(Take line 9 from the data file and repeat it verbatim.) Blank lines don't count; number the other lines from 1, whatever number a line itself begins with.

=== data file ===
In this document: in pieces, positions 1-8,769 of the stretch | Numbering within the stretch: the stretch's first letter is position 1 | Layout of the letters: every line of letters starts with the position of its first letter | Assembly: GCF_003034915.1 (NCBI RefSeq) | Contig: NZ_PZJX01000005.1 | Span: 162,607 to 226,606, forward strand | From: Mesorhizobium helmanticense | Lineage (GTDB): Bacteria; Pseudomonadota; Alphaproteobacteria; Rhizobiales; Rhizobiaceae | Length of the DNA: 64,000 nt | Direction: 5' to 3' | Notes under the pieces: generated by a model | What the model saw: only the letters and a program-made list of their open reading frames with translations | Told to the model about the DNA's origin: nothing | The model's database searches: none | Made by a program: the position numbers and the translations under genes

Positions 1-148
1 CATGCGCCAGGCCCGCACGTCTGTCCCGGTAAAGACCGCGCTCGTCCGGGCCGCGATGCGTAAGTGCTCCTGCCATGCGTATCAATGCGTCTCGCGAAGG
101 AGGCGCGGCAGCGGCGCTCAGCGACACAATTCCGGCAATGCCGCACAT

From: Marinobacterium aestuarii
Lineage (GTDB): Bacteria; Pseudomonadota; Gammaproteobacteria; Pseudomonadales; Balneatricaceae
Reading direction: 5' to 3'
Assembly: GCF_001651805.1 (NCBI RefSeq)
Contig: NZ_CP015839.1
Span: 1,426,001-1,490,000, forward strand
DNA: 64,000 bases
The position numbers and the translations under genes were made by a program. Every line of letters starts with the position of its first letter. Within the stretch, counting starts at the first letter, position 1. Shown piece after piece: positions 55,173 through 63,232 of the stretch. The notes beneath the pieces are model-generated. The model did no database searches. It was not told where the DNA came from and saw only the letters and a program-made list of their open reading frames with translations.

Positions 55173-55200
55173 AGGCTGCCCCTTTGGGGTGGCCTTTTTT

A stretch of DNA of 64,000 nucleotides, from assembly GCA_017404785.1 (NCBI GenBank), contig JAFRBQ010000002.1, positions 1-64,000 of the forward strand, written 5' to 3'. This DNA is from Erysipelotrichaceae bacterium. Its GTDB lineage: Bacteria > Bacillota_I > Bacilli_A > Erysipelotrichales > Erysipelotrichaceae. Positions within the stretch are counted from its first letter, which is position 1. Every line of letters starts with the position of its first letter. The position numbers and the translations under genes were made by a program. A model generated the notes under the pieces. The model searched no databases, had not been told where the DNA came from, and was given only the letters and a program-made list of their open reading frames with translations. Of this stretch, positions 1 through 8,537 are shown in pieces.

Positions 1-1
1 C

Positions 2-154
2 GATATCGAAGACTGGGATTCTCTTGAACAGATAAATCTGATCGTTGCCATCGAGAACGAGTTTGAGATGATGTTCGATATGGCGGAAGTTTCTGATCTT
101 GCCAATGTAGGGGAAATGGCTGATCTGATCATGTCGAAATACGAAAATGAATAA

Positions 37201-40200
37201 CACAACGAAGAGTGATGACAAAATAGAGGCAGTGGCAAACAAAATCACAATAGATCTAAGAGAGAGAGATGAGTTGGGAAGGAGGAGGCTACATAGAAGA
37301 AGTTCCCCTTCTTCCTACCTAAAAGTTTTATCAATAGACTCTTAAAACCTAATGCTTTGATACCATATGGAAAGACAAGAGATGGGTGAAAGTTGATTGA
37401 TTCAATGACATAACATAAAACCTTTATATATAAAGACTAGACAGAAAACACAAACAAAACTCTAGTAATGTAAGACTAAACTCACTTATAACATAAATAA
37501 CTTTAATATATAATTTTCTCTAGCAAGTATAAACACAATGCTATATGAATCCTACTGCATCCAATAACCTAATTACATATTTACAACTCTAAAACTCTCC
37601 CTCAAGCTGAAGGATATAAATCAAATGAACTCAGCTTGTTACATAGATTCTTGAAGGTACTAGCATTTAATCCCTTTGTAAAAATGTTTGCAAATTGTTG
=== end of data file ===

Contig: NZ_CP015839.1